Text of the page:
By AMY LAWRENCE, Features Editor, Manufacturing.net
I suffer from Not-Enough-Hours-In-The-Day Syndrome. I barely have enough time during the day for daily maintenance, let alone preventive maintenance.
Since I have a company computer, I assumed that all of my antivirus software was current and that I was protected from threats. I didn’t think I needed to download any anti-spyware or anti-malware programs. I was wrong.
It all started innocently enough. It was the day of the Kentucky Derby. I watched the race, but since none of the horses that I bet on were anywhere near the top three, I decided to check online to see if they actually finished the race.
I had Internet Explorer (IE) set to open to MSN, and I found an article on Derby highlights. As soon as I clicked on the article, IE closed. I chalked it up to a random technology gremlin and attempted to open IE again. Then everything spiraled out of control.
A nifty piece of scare-ware called “XP Total Security” kept popping up with pretend virus scans that supposedly found something like 56 viruses and security threats on my machine. I tried to do a scan with my antivirus software to get rid of it. No luck. I tried to check my security settings under Control Panel. It blocked me from opening it. I tried to go to Google and download something to make it disappear. It blocked me from opening IE too.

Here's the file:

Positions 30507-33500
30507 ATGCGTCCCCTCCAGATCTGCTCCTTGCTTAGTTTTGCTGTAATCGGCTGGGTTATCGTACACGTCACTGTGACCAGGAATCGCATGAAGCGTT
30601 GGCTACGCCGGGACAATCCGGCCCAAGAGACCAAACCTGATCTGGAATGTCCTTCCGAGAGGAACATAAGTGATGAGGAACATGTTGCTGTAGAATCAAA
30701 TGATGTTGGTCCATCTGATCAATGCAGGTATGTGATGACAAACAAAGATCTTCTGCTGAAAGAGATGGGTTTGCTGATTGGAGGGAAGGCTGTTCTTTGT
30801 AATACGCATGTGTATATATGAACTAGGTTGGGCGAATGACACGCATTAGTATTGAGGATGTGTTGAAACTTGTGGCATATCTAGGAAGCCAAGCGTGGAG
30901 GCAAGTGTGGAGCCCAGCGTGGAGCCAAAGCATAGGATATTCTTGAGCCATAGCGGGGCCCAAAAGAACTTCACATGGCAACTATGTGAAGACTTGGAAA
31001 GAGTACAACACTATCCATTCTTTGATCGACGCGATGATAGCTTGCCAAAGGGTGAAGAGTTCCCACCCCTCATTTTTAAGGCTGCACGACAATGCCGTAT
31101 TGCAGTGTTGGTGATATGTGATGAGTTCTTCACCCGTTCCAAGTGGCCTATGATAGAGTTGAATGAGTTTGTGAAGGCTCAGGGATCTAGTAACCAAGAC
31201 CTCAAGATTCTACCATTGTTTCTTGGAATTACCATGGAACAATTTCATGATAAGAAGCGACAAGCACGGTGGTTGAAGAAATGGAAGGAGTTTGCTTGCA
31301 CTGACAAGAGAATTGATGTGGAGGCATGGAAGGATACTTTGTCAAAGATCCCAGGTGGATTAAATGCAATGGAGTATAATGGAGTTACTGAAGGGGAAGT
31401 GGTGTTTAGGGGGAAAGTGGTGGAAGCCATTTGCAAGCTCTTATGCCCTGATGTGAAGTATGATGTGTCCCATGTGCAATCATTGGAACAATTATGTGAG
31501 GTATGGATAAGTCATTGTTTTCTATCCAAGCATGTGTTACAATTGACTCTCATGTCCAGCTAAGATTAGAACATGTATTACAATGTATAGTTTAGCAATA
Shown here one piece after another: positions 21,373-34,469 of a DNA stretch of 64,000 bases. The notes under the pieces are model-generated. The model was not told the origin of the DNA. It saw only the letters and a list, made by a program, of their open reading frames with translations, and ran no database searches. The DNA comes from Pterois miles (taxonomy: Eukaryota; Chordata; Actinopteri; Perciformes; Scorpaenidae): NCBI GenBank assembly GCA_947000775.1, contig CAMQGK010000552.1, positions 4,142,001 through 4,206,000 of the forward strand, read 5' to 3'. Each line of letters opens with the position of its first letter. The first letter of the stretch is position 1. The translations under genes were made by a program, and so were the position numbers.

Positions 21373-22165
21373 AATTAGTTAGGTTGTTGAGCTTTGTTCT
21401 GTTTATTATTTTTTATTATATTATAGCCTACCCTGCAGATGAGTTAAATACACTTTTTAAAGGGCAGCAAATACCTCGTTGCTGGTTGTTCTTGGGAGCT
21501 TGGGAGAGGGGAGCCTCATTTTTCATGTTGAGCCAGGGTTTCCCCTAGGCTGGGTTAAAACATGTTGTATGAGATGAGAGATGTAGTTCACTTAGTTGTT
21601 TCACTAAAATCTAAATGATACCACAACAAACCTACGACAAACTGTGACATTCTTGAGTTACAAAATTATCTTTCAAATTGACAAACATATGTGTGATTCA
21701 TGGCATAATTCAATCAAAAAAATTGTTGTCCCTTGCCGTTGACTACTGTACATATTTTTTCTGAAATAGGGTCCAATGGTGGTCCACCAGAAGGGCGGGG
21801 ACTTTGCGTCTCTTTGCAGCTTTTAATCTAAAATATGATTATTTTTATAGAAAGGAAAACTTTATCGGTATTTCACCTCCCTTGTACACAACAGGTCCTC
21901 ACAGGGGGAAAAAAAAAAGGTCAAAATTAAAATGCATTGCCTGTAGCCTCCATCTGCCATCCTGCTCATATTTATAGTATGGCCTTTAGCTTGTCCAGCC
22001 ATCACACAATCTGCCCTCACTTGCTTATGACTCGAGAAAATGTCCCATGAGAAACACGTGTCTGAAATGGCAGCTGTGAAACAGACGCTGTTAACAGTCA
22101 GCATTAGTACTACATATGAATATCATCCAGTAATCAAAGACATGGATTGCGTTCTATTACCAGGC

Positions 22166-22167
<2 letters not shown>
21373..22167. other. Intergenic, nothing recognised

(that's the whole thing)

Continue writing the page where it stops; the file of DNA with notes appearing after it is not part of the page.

IT spent over an hour with me on Monday morning trying to get rid of it. Thankfully, “XP Total Security” is no more and my computer is back to normal. But what if something went wrong?
I’ll never know if having Malware bytes on my computer would have stopped the problem in its tracks, but it would’ve been nice to have the option. I had nothing on my computer other than my antivirus, which the IT department told me was out of date anyway.
Luckily, my technological trauma wasn’t too bad by other disaster standards. After all, I’m just me, not an owner of a company. Even if you had something as simple as my computer dilemma, think about what that could mean. An order could get deleted. Or an extended delay due to computer problems could cost you a customer.
Of course, you can’t really plan for everything. There will be injuries and illnesses, natural disasters, financial issues, etc. But with all that already hanging over your head, you have to guard against what you can.
What are your thoughts? Is your IT protected? Let me know by commenting below.